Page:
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Recent scholarship has elucidated the fine distinctions between words for voice in Greek, and the significance of this lexicon for understanding poetic inspiration in early Greek poetry (Ford 1992, Leclerc 1993, Lachenaud 2013). One neglected area of study, however, is the distinctive sound of Zeus’ thunder and its relationship to Greek notions of the voice and poetic authority. To what extent do Greek poets conceive of thunder – the disembodied and yet inimitable sound of Zeus – as a voice? And what role does this sublime sound play in poetic self-fashioning? Thunder has a special relevance for the epinician poet, since the thunderclap often appears as a sign that confers victory in early Greek poetry (Pucci 1996). In this paper I will argue that Pindar explores the relationship between thunder and the poetic voice in two keys ways that differ from his poetic predecessors: (1) in the way that he likens thunder to a voice, and (2) in the way that he appropriates the resonant qualities of thunder to song itself. Thus my paper complements recent studies that have begun to examine how Greek poetry conceived of the poetic voice as part of a larger spectrum of sounds in nature (e.g. Porter 2010, 378-83).

My argument begins with the formulaic epithet found in dactylic hexameter: euruopa Zeus. While the epithet’s meaning was disputed even in antiquity, its etymology points to a compound of euru (“wide”) and *ops (“voice”) that alludes to the volume and scope of Zeus’ voice (Chantraine 1980). The most commonly accepted explanation of the epithet, in its vocal sense, is that it refers to the sound of Zeus’ thunderbolt, since it is both the locus of his power and the means by which Zeus most often communicates with mortals (Montiglio 2000, 72). Pindar alludes to this epithet, but assimilates it to his own poetics by coining a new compound epithet for Zeus: “the deep-voiced (baruopa) lord of thunder” (P. 6.24). This hapax legomenon is appropriate to the distinctive timbre of many Pindaric odes, since baru- compounds describing loud and resonant sounds are characteristic of his poetry (Kaimio 1977, 153). The vocal nature of thunder is elaborated more explicitly in other passages: in places Pindar conflates thunder and the speaking voice of Zeus (cf. brontas aision phthegma, P. 4.198), while he also equates the victory ode itself to the thunderbolt, as twin emblems of victory (O. 10.76-84; Burgess 1990, 278).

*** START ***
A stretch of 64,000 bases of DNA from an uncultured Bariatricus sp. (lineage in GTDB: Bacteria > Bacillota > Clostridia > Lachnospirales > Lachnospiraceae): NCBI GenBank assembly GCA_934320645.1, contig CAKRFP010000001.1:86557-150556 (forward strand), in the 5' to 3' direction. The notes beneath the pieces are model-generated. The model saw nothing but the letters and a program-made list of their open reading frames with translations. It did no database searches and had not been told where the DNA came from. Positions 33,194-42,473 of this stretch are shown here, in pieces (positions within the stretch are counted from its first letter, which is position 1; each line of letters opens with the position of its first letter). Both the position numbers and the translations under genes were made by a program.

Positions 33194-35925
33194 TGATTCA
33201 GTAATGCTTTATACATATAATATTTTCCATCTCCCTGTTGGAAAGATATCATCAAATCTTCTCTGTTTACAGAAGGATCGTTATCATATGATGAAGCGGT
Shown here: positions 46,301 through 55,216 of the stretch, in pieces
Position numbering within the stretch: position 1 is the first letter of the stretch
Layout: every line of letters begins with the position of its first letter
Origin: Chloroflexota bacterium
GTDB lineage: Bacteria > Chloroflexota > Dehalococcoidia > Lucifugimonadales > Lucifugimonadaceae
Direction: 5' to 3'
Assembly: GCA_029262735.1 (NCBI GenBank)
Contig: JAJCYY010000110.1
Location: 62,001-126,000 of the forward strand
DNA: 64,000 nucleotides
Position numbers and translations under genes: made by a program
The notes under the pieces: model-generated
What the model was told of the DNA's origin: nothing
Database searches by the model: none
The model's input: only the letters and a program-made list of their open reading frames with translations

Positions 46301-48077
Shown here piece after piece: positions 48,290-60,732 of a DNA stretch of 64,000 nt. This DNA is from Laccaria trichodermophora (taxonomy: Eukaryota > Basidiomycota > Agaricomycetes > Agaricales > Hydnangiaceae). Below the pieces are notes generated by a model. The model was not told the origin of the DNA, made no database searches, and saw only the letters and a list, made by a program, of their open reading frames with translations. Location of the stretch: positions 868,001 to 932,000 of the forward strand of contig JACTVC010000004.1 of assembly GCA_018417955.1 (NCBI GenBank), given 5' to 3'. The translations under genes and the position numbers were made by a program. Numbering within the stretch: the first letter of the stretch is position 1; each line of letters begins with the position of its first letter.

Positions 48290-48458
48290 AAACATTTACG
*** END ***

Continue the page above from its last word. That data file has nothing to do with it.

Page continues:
I bring these insights to bear on a close reading of Pythian 1.1-28, where Pindar develops at greatest length the interrelationship of song and thunder. This celebrated passage describes the effect of Apollo’s lyre, which brings peace to Olympus while striking fear in the enemies of Zeus. Although the lyre’s music is said to “quench even the warring thunderbolt (keraunos, 5),” I argue against the interpretation that regards the thunderbolt as therefore “antithetic to the notion of musical order” (Burton 1962, 92). As other critics have noted, Pindar characterizes the lyre and the song of the Muses in terms that suggest the warlike qualities of its sound (Race 1986, 38; Brillante 1992). I suggest, however, that the lyre and song take on some of the qualities of the thunderbolt, through the inclusion of several words (e.g. elelizomena, 4) and images (e.g. kêla, 12) that are commonly used elsewhere of thunder, and by the choice of Typhos as the mythological exemplum. The violence of Zeus’ thunderbolt is sublimated, but reflected in the resonant qualities of the Muses’ song, which continues to oppress the enemies of Zeus. Through this sublimation, Pindar emphasizes the materiality of song and its ability to shape the world in accordance with Zeus’ will. As my close reading demonstrates, intensities of sound are heard as song when backed by the thunderbolt of Zeus, but as mere noise when produced by enemies of Olympus such as Typhos.